Keep In Touch Newsletter
Volume XXIII No 2 September 2011
The KIT Newsletter editorial staff welcomes all suggested contributions for publication in the Newsletter from subscribers and read-ers, but whether a given submission meets the criteria for publication is at the sole discretion of the editors. While priority will begiven to original contributions by people with past Bruderhof connections, any letters, articles, or reports which the editors deem to beof historical or personal interest or to offer new perspectives on issues of particular relevance to the ex-Bruderhof Newsletter reader-ship may be included as well. The editors may suggest to the authors changes to improve their presentation.
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Letters to the Editor 1Thanks for Keeping us in All in Touch 1Stan and Hela Vowles Lived an Interesting Life 1Some News from Australia 1Cotswold Community Farm for Sale 2Several Enthusiastic Reports about the KIT Gathering at FC 3The Youth Hostel was Opened 64 Years Ago and SoonWelcomed Bruderhof Guests 3This Was my First Official Attendance TogetherWith Bettina 4Reconnecting With my Extended KIT Family 5Informal Meetings About a Representation at CSA, andAbout the KIT Newsletter 7Communal Webs, Communal Threads, Communal Ripples 8Peer Pressure on the Bruderhof 9Eileen Robertshaw Remembers her Childhood 10Changes: KIT Address List Sept 2010 13KIT Friends Remember Josua Dreher 10-14KIT Gathering in Blossoming Bulstrode Park 14Autumn - Poem 15Armadillos Harbor Mycobacterium Leprae 15KIT-Staff - Contact Details 16___________________________________________________
Letters to the Editor
Thanks for Keeping us All in Touch
May 11, 2011: Dear Tim, Dave and all: I want to thank you foryour diligence and commitment to keeping us all in touch. Assoon as I get the Newsletter I read it straight thru. Even thoughpainful reading at times (deaths of so many people that I trulyloved - including my parents Norma and Lowell LeBlanc), Ihave to accept that it is all part of our "history".I grew up in Forest River, Woodcrest, Macedonia, Evergreenand Oak Lake, (from the age of three until twelve years) and thenreturned with hubby Art and children (1975-1981).I remember Eileen Robertshaw as a very sweet, lively, funnyperson. She had such a sparkle about her.
We will be so thankful to God forever for “rescuing” us
fromthe old destructive life and for the new life in and with Him (over25 years!). All our eight children are now grown adults. Each
one is following their own unique “calling”. In our Lord's love
and provision our family includes: a college math professor, anurse anesthetist, two computer science professionals, a lawyer,two social workers, and a mechanical engineer; also six grand-children who are our joy and delight!Life is never easy but we are assured that we are always car-ried in the Palm of His Hand. I greet you with tender thoughts.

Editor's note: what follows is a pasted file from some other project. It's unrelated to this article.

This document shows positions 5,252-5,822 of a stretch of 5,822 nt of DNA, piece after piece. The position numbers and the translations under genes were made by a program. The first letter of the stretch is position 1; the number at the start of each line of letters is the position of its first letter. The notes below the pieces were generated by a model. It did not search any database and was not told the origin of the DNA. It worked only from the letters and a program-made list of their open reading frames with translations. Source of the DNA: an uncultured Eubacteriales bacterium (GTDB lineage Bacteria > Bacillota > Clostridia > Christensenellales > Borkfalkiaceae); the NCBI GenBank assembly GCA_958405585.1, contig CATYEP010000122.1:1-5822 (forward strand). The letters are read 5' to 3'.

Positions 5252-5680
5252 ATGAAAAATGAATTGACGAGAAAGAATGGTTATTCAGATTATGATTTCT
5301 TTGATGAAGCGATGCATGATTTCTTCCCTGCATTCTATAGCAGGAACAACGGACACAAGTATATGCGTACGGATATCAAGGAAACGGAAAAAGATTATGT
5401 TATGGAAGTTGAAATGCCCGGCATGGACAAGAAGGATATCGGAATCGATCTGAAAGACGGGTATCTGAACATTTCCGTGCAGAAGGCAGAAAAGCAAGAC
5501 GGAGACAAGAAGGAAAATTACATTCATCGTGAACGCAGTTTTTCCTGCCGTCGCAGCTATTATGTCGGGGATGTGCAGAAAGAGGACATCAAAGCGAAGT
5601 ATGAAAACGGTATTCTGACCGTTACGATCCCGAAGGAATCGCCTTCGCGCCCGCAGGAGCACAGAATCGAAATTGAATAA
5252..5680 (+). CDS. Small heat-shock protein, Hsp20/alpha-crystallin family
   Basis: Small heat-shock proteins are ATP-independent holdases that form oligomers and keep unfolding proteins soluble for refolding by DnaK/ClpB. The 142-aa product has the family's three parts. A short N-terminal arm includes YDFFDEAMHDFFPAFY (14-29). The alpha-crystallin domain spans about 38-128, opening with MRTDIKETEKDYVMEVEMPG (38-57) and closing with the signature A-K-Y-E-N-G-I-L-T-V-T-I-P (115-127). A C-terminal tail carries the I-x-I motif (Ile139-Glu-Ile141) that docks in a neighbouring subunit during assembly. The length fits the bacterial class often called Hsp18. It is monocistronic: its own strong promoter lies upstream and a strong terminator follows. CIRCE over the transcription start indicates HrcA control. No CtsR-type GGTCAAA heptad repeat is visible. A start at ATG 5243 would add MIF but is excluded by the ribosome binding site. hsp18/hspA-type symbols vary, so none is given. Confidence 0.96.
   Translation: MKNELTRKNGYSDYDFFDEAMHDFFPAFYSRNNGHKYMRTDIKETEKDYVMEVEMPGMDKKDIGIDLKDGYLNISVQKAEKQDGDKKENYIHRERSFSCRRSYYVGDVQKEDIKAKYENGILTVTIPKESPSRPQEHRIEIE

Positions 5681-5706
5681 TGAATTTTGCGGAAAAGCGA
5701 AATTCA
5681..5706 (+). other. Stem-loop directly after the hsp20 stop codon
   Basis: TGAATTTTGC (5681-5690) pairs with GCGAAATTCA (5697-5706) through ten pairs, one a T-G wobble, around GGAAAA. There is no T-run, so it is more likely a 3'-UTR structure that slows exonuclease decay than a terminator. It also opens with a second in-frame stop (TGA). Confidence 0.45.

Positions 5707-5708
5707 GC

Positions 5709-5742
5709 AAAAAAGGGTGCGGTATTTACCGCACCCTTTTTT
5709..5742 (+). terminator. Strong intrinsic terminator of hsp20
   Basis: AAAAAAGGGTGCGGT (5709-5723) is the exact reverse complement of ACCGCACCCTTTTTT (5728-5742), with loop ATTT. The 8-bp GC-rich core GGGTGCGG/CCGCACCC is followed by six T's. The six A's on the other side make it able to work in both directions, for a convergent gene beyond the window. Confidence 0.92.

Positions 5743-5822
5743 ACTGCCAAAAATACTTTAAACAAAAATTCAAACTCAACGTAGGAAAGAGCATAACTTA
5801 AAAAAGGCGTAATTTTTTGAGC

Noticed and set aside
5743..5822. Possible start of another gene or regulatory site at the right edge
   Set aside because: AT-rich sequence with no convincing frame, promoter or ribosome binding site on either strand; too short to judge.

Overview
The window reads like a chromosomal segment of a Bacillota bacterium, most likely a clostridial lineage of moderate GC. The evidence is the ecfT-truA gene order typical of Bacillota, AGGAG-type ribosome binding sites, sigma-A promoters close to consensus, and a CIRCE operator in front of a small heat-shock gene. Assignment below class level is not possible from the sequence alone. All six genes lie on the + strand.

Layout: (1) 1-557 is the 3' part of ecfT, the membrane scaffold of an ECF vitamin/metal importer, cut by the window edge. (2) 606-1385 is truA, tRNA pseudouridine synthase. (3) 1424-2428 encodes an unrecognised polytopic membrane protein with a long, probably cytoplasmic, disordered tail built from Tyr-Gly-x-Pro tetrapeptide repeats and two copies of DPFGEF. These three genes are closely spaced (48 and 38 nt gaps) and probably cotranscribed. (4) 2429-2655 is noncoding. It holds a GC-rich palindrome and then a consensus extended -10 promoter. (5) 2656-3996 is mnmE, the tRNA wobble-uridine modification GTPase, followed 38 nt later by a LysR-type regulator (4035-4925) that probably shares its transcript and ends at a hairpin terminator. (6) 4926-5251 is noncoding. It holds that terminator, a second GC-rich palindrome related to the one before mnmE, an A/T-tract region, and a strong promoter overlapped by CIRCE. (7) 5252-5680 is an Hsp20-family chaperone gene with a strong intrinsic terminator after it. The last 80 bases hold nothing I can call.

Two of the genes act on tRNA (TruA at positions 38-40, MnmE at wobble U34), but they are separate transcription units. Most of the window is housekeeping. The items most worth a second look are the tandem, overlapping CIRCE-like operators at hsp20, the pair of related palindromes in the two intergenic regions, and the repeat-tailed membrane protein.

Deb Herman, Blairsville, Pennsylvania
Stan and Helen Vowles Lived an Interesting Life
Thank you, Erdmuthe, Linda, Charlie and Dave, for a very goodKIT letter. Special thanks to you Raphael and your siblings foryour contributions. We read with great interest about your fatherand mother Stanley and Helen Vowles. They surely led a very in-teresting life. They did so well with so many obstacles in theirway. I think here it would be very good to say:
Veni, Vidi, Vici!
I came, I saw, I conquered! I certainly take my hat off to them.Thanks again!
Nadine and August Pleil, Washington, Pennsylvania
Some news from Australia
Dear Linda and the KIT production team, thank you once againfor a great issue of the KIT Newsletter April 2011
it really doeskeep us in touch with old friends all over the world.I was particularly interested in the article about Stan and He-len Vowles because I knew them in Primavera and their daughterBrenda, now Vickery came with her husband to Australia as mi-grants from England some years ago.Brenda lives fairly isolated in Bundaberg on the north coastof Queensland. About six years ago she was diagnosed with acancer behind one of her eyes. She came to Brisbane from timeto time to see a specialist and was able to use accommodation wehave at our Quaker Meeting House. A couple of years ago Bren-da had surgery to remove the tumor behind her right eye. TheDanthonia Bruderhof near Inverell in New South Wales (NSW)took Brenda in for a few weeks before the operation and sentsomeone to look after her while recovering from the operation.Francis and I met Bruderhofers when we went to visit Brenda inhospital and they invited us to come and visit Danthonia for Eas-ter 2007. Brenda was there when we visited and looked like shewas making a good recovery. The community was very good toher and helped her by having her stay in Danthonia for as long asshe wanted to.
< Francis and RhodaDorrell with theirgreat granddaughterOlivia just a day old inMarch 2011.
When we visited theDanthonia Bruderhof in 2007 Randy andLinda Gauger werethe Servant andHousemother there.They have been theresince its beginningsabout twelve yearsnow. Most of thefamilies have beenbrought in as immi-grants from the USA communities, mostly young people whocome in on student visas or have special skills Australia is look-ing for. Manuel and Meg Loewenthal looked after us that week-end. Some of you may remember the Loewenthals from Prima-vera; Meg is one of Dr. Milton Zi
mmerman‟s daughters; she is a
nurse, and nurses are in high demand here as immigrants. Theyleft three or four sons behind in USA.